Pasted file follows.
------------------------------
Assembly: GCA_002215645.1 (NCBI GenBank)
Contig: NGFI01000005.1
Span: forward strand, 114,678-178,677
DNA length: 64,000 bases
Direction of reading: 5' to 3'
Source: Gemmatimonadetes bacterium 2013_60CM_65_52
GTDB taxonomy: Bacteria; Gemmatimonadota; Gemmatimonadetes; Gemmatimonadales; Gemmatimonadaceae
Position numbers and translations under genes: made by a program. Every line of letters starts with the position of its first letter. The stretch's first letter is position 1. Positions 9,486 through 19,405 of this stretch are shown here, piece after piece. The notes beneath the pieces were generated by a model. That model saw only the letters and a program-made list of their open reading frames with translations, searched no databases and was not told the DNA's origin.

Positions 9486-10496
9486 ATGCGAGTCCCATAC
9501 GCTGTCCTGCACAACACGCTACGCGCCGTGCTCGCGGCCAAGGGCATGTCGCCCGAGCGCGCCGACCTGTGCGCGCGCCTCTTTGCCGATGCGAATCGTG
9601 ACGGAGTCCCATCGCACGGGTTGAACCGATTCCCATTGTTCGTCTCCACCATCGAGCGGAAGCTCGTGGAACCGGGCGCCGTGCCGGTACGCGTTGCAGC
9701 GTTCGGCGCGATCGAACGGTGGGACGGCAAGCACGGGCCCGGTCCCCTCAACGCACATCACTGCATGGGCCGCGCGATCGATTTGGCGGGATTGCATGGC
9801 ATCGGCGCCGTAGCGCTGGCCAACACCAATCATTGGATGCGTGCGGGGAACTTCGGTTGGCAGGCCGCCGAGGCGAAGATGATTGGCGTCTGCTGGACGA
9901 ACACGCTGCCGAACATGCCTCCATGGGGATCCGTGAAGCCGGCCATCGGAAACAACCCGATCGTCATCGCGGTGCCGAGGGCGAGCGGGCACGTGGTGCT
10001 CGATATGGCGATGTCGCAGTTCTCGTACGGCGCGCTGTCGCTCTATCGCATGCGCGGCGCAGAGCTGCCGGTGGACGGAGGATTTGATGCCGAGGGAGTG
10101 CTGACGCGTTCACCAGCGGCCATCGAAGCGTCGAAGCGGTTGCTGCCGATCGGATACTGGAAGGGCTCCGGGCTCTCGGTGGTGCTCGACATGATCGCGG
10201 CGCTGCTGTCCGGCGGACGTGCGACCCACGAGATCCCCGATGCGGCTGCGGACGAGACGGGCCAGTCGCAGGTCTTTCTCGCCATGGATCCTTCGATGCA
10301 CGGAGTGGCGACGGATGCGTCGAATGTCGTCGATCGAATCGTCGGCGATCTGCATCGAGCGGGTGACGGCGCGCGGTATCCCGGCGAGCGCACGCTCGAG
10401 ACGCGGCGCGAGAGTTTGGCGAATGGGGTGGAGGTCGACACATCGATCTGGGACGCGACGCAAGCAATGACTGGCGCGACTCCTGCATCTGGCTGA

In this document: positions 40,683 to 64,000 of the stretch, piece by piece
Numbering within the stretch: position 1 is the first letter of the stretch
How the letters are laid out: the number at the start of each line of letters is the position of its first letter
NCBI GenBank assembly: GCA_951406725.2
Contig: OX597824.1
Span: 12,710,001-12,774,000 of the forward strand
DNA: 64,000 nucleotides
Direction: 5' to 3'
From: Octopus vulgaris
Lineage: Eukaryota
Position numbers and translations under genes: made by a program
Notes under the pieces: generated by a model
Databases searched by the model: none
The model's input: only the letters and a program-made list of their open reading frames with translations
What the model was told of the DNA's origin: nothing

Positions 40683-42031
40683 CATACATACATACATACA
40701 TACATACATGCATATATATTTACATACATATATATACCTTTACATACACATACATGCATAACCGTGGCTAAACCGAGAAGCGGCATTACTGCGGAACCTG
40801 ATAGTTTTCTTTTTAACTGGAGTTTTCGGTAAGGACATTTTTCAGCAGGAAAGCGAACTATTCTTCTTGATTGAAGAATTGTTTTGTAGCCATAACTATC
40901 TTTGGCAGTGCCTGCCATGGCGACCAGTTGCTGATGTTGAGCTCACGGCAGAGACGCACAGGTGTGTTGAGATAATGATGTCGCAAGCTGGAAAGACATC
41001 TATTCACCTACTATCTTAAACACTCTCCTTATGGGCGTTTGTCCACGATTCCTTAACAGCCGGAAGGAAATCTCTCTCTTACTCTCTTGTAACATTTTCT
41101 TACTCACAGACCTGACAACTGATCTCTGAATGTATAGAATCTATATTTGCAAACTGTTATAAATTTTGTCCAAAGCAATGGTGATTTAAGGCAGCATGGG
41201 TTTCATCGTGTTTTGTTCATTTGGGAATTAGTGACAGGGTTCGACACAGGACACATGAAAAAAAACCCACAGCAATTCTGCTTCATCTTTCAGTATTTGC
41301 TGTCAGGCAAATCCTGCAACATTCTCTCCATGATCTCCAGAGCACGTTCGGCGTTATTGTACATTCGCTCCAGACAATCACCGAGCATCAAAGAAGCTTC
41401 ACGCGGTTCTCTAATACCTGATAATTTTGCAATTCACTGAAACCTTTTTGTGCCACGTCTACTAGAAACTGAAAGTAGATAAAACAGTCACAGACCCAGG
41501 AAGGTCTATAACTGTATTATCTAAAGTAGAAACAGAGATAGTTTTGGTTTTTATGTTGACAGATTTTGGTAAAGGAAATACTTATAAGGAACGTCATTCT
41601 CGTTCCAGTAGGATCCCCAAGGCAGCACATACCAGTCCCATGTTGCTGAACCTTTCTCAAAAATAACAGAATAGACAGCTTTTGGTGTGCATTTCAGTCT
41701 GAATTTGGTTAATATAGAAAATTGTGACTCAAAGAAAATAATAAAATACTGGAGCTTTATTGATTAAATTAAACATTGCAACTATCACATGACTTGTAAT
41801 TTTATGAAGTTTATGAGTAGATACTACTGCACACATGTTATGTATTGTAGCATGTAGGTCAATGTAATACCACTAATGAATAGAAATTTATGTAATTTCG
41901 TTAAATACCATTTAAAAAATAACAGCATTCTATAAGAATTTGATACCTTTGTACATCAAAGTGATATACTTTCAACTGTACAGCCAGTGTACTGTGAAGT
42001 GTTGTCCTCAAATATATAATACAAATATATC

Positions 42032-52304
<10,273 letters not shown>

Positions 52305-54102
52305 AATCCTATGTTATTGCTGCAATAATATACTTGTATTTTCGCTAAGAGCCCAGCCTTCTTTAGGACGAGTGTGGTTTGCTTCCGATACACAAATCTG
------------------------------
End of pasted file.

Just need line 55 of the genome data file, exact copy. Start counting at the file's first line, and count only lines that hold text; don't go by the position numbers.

52305 AATCCTATGTTATTGCTGCAATAATATACTTGTATTTTCGCTAAGAGCCCAGCCTTCTTTAGGACGAGTGTGGTTTGCTTCCGATACACAAATCTG